OR WAIT null SECS
Staphylococcus epidermidis is quite an opportunist. Commonly found on human skin, the bacteria pose little danger. But S. epidermidis is a leading cause of infections in hospitals. From catheters to prosthetics, the bacteria are known to hitch a ride on a range of medical devices implanted into patients.
Inside the body, the bacteria multiply on the implant's surface and then build a slimy, protective film to shield the colony from antibiotics. According to a study in the journal Clinical Infectious Diseases, up to 2.5 percent of hip and knee implants alone in the United States become infected, affecting thousands of patients, sometimes fatally.
More ominously, there is no effective antidote for infected implants. The only way to get rid of the bacteria is to remove the implant. "There is no easy solution," says Thomas Webster, a biomedical engineer at Brown University.
Now, Webster and Brown graduate student Erik Taylor have created a nano-sized headhunter that zeroes in on the implant, penetrates S. epidermidis's defensive wall and kills the bacteria. The finding, published in the International Journal of Nanomedicine, is the first time iron-oxide nanoparticles have been shown to eliminate a bacterial infection on an implanted prosthetic device.
In lab tests, Taylor, the lead author, and Webster, associate professor of engineering and orthopaedics, noted that up to 28 percent of the bacteria on an implant had been eliminated after 48 hours by injecting 10 micrograms of the nanoparticle agents. The same dosage repeated three times over six days destroyed essentially all the bacteria, the experiments showed.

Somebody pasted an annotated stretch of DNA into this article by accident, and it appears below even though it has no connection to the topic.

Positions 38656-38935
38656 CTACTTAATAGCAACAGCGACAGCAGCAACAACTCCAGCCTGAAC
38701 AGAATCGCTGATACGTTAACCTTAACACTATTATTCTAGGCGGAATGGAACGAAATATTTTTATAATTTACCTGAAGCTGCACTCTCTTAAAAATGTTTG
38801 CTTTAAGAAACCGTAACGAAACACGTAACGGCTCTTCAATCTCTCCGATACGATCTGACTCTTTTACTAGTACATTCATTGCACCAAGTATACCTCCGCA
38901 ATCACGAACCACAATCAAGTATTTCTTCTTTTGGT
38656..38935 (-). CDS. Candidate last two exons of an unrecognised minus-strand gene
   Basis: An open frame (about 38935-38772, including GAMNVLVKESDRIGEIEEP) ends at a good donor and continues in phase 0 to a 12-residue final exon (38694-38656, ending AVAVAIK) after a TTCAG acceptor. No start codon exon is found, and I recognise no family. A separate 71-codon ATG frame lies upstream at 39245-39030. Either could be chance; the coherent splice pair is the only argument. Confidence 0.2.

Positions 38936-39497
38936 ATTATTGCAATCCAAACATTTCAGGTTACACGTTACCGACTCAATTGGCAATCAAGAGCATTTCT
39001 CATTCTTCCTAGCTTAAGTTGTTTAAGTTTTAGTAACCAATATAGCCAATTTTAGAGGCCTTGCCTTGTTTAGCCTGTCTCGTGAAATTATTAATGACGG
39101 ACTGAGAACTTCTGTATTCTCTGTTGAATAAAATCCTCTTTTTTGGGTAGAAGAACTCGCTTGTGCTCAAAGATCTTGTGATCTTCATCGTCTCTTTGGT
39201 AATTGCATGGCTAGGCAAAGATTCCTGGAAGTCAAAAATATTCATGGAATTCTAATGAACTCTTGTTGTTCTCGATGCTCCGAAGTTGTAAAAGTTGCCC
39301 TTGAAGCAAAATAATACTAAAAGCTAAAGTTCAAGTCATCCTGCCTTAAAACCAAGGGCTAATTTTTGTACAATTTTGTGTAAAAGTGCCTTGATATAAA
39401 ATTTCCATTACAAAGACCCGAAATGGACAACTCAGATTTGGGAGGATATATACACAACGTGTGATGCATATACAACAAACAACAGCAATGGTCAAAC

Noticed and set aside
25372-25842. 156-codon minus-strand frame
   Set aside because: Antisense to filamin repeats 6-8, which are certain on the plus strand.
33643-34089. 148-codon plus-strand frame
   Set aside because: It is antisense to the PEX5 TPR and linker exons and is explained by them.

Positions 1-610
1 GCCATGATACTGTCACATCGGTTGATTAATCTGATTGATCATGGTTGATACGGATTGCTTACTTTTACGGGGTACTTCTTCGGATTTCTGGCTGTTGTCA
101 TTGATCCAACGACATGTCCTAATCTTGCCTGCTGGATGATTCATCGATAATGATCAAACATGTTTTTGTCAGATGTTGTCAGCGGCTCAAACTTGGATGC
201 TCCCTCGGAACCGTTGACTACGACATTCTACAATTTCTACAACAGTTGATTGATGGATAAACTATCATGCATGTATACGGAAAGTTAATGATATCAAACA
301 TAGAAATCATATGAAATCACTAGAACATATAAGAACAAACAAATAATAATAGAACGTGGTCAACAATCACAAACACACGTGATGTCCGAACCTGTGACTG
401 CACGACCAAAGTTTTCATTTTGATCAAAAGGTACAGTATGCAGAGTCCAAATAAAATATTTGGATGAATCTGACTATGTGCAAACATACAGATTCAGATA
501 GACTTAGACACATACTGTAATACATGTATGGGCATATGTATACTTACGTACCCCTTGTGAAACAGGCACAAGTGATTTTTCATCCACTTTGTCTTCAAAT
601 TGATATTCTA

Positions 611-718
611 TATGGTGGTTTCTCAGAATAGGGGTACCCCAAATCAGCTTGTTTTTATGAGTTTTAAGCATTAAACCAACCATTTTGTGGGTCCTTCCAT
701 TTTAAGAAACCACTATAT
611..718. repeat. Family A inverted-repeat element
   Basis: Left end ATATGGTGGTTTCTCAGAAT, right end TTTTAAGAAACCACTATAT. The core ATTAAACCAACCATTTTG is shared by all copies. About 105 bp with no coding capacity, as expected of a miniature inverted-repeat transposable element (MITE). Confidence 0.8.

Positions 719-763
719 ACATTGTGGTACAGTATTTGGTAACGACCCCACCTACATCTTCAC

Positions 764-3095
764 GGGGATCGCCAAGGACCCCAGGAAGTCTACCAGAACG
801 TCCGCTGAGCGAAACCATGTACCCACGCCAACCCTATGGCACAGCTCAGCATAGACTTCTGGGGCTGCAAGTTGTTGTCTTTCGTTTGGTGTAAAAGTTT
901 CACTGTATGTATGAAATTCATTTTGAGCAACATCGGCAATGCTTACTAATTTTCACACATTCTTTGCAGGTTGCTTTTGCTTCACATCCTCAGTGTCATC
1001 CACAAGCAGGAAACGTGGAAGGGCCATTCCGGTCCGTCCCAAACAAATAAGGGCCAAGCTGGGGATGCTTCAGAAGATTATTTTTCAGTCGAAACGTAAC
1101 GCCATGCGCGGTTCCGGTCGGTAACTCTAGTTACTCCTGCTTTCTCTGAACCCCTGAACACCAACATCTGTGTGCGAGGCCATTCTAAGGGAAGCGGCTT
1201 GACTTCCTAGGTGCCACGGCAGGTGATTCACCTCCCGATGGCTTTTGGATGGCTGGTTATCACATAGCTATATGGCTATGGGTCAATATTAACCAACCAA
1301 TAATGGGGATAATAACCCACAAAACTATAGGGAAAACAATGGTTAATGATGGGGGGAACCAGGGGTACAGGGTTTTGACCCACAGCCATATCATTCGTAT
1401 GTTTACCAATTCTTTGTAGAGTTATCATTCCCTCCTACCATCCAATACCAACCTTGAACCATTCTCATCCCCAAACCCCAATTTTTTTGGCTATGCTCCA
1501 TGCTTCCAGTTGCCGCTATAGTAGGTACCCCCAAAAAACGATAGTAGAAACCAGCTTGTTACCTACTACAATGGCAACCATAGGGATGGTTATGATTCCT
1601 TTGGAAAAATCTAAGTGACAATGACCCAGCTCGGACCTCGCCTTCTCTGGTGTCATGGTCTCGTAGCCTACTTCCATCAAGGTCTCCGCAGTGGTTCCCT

The tests show "there will be a continual killing of the bacteria until the film is gone," says Webster, who is editor-in-chief of the peer-reviewed journal in which the paper appears.
A surprising added benefit, the scientists learned, is the nanoparticles' magnetic properties appear to promote natural bone cell growth on the implant's surface, although this observation needs to be tested further.
To carry out the study, the researchers created iron-oxide particles (they call them "superparamagnetic") with an average diameter of eight nanometers. They chose iron oxide because the metallic properties mean the particles can be guided by a magnetic field to the implant, while its journey can be tracked using a simple magnetic technique, such as magnetic resonance imaging (MRI). Moreover, previous experiments showed that iron seemed to cause S. epidermidis to die, although researchers are unsure why. (Webster says it may be due to iron overload in the bacteria's cell.)
Once the nanoparticles arrive at the implant, they begin to penetrate the bacterial shield. The researchers are studying why this happens, but they believe it's due to magnetic horsepower. In the tests, the researchers positioned a magnet below the implant, producing a strong enough field to force the nanoparticles above to filter through the film and proceed to the implant, Webster explained.
The particles then penetrate the bacterial cells because of their super-small size. A micron-sized particle, a thousand times larger than a nanoparticle, would be too large to penetrate the bacterial cell wall.
The researchers plan to test the iron-oxide nanoparticles on other bacteria and then move on to evaluating the results on implants in animals. The research was funded by the private Hermann Foundation Inc. In addition, Taylor's tuition and stipend are funded through the National Science Foundation GK-12 program.